Hitt, T. (2021, September 23). Barstool: Saturdays are for our new Food Delivery Service and branded pizza product 🙂. Gawker. Retrieved October 4, 2021, from https://www.gawker.com/media/barstool-saturdays-are-for-our-new-food-delivery-service-branded-pizza-product.
Barstool Sports, a website that distilled the essence of Greater Boston into a single slogan about which day is for the boys, has a new venture: food delivery. According to AdWeek, “The publisher…plans to enter the food-delivery industry, in a venture it calls Barstool Bites.”
The sports blog, which has never done anything gross to food so it’s weird if anyone said that, has partnered with “Virtual Dining Concepts,” a thoughtfully named company that produces delicious treats in ghost kitchens. Now, Stoolies don’t even need to go to bars. They can get their “gameday fare like chicken wings, sliders and fries” delivered straight to their dad’s girlfriend’s home, provided they live near Barstool Bites’ “300 market partners in cities nationwide.”
Stenberg, M. (2021, September 23). Barstool Sports is expanding into food delivery. Adweek. Retrieved October 4, 2021, from https://www.adweek.com/media/barstool-sports-is-expanding-into-food-delivery-with-barstool-bites/.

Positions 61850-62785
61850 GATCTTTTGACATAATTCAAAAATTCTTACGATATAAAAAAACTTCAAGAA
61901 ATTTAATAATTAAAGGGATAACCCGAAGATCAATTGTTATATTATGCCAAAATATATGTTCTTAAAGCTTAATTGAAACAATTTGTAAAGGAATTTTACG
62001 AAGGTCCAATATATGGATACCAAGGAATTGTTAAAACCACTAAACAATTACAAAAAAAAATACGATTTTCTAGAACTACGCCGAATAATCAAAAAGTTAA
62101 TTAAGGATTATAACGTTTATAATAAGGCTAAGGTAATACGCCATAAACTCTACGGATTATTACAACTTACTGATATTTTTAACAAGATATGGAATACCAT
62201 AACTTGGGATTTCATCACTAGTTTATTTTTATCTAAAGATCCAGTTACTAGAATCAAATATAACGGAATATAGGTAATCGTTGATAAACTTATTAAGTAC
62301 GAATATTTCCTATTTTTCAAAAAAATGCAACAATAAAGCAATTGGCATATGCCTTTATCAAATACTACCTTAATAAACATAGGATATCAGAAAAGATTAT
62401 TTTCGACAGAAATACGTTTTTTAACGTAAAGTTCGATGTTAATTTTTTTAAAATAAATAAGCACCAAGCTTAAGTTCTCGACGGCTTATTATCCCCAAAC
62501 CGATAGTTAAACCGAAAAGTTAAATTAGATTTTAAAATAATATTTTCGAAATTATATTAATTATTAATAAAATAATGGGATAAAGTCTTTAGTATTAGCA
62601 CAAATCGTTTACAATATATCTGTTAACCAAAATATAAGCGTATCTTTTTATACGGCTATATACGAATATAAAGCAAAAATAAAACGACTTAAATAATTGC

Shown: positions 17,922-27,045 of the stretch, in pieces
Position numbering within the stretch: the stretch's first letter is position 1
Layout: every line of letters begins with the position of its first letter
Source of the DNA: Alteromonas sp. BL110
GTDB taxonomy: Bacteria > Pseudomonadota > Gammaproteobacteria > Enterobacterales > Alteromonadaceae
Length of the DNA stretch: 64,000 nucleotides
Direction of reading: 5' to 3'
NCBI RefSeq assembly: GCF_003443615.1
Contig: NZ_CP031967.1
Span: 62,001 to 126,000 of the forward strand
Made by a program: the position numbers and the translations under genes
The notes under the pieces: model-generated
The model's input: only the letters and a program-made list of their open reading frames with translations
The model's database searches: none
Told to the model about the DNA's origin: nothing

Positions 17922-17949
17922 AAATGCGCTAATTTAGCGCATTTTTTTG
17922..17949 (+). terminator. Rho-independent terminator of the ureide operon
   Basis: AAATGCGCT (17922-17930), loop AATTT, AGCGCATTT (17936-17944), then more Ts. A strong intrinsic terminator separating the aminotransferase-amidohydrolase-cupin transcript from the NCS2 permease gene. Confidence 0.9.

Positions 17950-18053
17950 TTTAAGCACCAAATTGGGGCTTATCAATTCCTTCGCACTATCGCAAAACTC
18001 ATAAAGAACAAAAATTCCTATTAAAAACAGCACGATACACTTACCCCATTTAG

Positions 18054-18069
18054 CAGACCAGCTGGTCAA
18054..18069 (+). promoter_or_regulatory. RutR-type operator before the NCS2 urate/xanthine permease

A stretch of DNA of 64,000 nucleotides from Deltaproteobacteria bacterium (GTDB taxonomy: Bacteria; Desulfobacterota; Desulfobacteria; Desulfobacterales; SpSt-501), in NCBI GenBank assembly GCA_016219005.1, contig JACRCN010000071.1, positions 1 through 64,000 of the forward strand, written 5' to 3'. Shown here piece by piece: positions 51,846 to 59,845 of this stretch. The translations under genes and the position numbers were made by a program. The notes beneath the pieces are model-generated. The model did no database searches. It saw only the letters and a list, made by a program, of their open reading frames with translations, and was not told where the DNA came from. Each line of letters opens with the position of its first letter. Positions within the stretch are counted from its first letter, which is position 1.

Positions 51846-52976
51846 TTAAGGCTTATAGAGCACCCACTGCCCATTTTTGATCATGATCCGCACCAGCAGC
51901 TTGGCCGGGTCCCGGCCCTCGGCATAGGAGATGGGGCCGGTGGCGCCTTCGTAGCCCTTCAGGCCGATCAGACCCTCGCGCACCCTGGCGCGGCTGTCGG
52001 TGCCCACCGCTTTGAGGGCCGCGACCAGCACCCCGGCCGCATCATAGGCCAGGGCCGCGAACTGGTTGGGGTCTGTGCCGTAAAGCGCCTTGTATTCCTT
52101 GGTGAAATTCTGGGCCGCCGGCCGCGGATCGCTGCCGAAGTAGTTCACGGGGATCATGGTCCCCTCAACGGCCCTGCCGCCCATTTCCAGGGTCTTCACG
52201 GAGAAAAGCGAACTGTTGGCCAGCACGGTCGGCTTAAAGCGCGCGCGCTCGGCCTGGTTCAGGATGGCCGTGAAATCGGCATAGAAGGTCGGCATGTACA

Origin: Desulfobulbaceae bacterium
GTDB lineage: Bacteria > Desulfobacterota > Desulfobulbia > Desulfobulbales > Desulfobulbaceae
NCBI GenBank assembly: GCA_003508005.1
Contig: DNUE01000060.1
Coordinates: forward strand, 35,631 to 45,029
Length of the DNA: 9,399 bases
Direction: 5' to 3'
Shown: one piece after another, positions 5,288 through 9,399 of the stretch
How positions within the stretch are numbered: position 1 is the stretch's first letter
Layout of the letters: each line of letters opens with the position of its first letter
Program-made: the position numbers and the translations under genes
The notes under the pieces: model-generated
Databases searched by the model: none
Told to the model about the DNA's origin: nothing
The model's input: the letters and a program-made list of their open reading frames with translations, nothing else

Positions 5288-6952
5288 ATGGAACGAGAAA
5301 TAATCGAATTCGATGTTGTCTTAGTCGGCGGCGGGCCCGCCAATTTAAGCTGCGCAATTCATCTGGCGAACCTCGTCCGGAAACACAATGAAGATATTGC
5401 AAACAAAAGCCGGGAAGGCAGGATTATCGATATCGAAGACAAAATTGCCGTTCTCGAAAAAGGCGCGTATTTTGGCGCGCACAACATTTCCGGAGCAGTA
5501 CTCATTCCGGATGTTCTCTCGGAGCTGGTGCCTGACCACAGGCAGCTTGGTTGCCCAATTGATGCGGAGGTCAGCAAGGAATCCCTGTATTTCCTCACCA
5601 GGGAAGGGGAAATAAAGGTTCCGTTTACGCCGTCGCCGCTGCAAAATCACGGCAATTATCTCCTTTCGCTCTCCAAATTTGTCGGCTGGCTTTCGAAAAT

Barstool Sports has made its entrée into the world of food.
The publisher is pushing into the CPG and food-delivery industries, as well as launching the “World Cup of women’s hockey,” the Barstool Hockey Cup, CEO Erika Nardini said in an upfront presentation Wednesday night.
Barstool will be unveiling a branded pizza product, called One Bite Frozen Pizza, in partnership with Happi Foodi beginning Sept. 28, a foray informed by founder Dave Portnoy’s low-fidelity YouTube series, One Bite Pizza Reviews. At launch, the product will have four different varieties and be available in 3,600 Walmarts nationwide.
The publisher also plans to enter the food-delivery industry, in a venture it calls Barstool Bites. To tackle the logistics, Barstool will partner with Virtual Dining Concepts, a restaurant empire of delivery-only brands produced in ghost kitchens. At launch, Barstool Bites will have 300 market partners in cities nationwide, and the menu, which was crafted in collaboration with prominent figures in the Stoolie extended universe, will cater to sports fans hungry for gameday fare like chicken wings, sliders and fries.
The Barstool Hockey Cup, the publisher’s second push into live sports behind its recently announced sponsorship of the Arizona Bowl, will pit women’s hockey teams from Canada, the U.S. and Europe against one another for a weeklong tournament. The venture will be exclusively run by women at Barstool Sports, Nardini said.
Since its inception in 2003, Barstool has proven eager to evolve beyond the scope of a traditional sports media company. Last January the publisher sold a 36% ownership stake to casino operator Penn National Gaming for $163 million in cash and stock, and its expansive podcast network, combined with revenue from merchandise and gambling deals, helped it generate between $90-$100 million in revenue in 2019.